Share Name Share Symbol Market Type Share ISIN Share Description
Trinity Mirror LSE:TNI London Ordinary Share GB0009039941 ORD 10P
  Price Change % Change Share Price Bid Price Offer Price High Price Low Price Open Price Shares Traded Last Trade
  -1.00p -0.89% 110.75p 108.75p 109.75p 114.00p 109.25p 114.00p 100,536 16:35:01
Industry Sector Turnover (m) Profit (m) EPS - Basic PE Ratio Market Cap (m)
Media 713.0 76.5 38.1 2.9 307.53

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Trinity Mirror (TNI) Discussions and Chat

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Date Time Title Posts
23/5/201702:15TNI - The recovery thread!1,685
22/4/201613:49Trinity Mirror5,165
13/12/201217:37Trinity looks good!!17
21/6/201214:12MIRROR DOWN THE DRAIN2
21/6/201214:09What is the going rate for contempt of court?6

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Trinity Mirror (TNI) Most Recent Trades

Trade Time Trade Price Trade Size Trade Value Trade Type
2017-05-22 15:35:01110.7514,57816,145.14UT
2017-05-22 15:20:06109.25831907.87AT
2017-05-22 15:20:06109.251,2171,329.57AT
2017-05-22 15:20:06109.2555.46AT
2017-05-22 15:17:26109.066,2346,798.96O
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Trinity Mirror (TNI) Top Chat Posts

Trinity Mirror Daily Update: Trinity Mirror is listed in the Media sector of the London Stock Exchange with ticker TNI. The last closing price for Trinity Mirror was 111.75p.
Trinity Mirror has a 4 week average price of 106p and a 12 week average price of 100.50p.
The 1 year high share price is 127p while the 1 year low share price is currently 73p.
There are currently 277,679,638 shares in issue and the average daily traded volume is 139,506 shares. The market capitalisation of Trinity Mirror is £307,530,199.09.
cityconindex: Mm do your best, manipulate the share price to take out stop losses. Interest rates are going to be tweaked maybe before Brexit those selling now will be kicking themselves as the jump in price going to be fast 😊
cityconindex: Interesting articles on the Google site for tni shares. Buyback is now independent of the bosses and storming forward. Got a hunch that once the company announces that the phone tapping scandal has settled, there may be a jump in the share price. Just saying.
harry_david: Aviva have come down over the last nine months from about 28 million to their current level of 15 million and completely flattened the share price in the process. Trinity is not an index stock nor are newspapers fashionable and market could not absorb heavy selling. I understand Aviva had a change of management and this is all the effort of the new broom. Fairly incompetent handling in my view.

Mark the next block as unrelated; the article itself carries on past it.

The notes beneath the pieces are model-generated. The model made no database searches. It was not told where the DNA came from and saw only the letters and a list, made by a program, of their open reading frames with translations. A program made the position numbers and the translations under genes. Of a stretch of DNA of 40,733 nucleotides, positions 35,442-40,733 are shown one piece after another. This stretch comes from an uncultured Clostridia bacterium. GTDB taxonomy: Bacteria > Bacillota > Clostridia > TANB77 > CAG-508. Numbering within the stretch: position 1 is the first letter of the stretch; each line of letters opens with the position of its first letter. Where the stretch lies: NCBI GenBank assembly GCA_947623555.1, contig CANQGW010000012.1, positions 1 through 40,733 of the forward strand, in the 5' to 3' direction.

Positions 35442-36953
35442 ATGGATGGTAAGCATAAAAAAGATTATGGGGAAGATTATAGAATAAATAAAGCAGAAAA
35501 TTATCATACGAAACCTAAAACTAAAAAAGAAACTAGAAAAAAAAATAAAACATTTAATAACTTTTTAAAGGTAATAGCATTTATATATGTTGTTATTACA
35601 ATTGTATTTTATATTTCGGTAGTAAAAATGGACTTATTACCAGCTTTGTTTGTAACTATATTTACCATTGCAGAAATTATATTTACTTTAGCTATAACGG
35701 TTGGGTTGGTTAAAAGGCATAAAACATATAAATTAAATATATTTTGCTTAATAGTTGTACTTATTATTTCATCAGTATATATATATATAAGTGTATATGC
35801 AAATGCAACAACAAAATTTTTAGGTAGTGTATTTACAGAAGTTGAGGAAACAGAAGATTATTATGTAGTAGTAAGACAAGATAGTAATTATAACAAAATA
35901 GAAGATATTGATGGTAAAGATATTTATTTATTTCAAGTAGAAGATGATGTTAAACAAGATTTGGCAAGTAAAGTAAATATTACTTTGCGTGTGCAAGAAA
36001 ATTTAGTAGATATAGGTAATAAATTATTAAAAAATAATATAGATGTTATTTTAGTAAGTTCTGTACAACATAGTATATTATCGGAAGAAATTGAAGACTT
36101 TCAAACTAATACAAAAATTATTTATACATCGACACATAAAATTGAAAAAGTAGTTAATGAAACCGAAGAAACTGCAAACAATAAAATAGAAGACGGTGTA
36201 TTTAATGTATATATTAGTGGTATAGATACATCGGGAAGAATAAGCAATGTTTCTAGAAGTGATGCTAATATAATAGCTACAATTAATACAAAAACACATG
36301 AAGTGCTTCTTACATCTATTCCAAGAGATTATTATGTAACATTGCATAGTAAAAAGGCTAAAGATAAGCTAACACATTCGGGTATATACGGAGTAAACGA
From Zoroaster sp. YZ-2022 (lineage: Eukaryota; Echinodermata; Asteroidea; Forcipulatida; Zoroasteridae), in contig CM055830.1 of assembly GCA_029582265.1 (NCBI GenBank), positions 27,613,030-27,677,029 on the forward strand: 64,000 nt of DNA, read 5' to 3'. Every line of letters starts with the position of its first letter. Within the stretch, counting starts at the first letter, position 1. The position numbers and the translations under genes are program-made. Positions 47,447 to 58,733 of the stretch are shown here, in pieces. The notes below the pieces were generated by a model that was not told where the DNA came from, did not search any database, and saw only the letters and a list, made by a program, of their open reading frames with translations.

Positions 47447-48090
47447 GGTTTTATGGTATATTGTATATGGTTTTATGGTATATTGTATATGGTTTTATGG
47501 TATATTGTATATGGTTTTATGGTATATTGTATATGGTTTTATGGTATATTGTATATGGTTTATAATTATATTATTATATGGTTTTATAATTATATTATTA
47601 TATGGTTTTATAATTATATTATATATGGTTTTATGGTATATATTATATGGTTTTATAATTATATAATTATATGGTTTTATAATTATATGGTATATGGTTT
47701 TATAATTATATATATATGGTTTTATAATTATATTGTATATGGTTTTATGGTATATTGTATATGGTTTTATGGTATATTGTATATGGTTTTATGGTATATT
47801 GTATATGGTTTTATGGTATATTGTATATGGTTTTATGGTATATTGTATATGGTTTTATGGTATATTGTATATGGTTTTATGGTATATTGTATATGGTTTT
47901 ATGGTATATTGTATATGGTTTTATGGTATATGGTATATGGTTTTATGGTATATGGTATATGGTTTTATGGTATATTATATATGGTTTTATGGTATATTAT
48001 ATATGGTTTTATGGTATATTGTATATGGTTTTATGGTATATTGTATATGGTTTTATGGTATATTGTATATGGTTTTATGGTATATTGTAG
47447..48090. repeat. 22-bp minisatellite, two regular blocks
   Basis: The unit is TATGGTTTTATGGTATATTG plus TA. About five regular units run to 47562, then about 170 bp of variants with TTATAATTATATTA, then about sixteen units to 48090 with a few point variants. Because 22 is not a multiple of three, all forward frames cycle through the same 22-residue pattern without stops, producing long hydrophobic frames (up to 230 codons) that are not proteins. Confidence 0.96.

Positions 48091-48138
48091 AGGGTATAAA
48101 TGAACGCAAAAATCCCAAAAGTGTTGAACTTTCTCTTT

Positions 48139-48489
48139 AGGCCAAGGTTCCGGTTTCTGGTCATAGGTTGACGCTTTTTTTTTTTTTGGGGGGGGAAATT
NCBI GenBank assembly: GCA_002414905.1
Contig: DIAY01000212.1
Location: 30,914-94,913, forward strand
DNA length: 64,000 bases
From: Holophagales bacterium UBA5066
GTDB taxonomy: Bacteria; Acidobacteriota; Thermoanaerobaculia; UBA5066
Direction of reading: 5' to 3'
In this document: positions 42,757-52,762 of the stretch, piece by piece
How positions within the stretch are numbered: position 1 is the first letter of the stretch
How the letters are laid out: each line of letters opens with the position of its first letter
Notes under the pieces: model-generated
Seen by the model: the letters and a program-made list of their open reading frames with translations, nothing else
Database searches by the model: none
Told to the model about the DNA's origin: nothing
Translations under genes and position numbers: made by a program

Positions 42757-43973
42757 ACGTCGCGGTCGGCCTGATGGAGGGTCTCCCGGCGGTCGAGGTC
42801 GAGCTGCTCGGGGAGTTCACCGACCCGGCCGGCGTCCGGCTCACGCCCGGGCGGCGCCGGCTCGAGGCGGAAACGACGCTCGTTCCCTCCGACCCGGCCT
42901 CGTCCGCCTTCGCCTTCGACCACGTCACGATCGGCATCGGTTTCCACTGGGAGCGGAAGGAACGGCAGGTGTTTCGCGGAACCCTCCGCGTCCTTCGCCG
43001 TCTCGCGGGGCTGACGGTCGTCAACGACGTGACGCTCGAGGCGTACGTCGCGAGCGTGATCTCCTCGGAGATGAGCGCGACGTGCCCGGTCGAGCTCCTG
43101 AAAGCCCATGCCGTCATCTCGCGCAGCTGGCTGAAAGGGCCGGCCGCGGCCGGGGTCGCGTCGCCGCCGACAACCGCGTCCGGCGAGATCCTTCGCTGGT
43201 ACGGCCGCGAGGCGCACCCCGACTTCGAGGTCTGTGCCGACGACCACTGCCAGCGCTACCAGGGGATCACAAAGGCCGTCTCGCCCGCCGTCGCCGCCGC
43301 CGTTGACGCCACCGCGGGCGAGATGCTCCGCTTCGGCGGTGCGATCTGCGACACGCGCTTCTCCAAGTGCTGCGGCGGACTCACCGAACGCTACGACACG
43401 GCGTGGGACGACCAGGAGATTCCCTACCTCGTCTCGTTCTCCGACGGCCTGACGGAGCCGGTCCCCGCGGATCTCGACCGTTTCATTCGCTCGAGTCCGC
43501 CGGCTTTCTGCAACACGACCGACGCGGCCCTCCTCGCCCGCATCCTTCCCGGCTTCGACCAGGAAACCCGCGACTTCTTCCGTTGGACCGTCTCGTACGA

foot in mouth: Chart looks beautiful here. We also have the divi paid on the 14th of Feb and results on the 27th of Feb. If the results are decent where will the share price end up??? We will probably be debt free again........pension deficit reduced?....increase in divi (modest), further share buy back (current one is still ongoing). Many questions - but I feel this will rise, rise, rise. We have a double top at 110p to go through......
kazoom: I wouldn't say I see it as the Holy Grail and I'm not too familiar with the comparison with JPR. When you say here "buck the obvious" - I presume that you mean the continue decline in newspaper circulation. I certainly don't count on TNI bucking this (although they are clearly making progress with generating digital revenue - I don't begin to estimate the long term value of this.) Even on a "run down" basis it seems to me that the business is worth significantly more than the current share price, even accounting for the fact that they cannot be expected to bring down costs in line with revenues for ever. On Debt : over the six months to 3rd July they reduced net debt BY £45m TO £48m - so yet debt free soon is a very real prospect (although being debt free is not necessarily the most efficient business position). This does NOT though include the pension deficit, which increased by a stonking £120m to £426m (and maybe this is the primary reason for the share price weaknes?), driven by a fall in long term interest rates. And this may now be worse if the most recent BoE rate reduction was not included in that valuation. So it is a significantly longer road to become debt free including the pension scheme, but certainly not beyond the horizon. "Sometime" of course also the interest rate trajectory will reverse and the deficit will flip. To be fair I have been making this argument for some time, but perhaps now the likelihood of inflation and interest rates rising is more in sight. That's just a bit of a potted view of the investment case - I might dust off and update my more detailed in due course.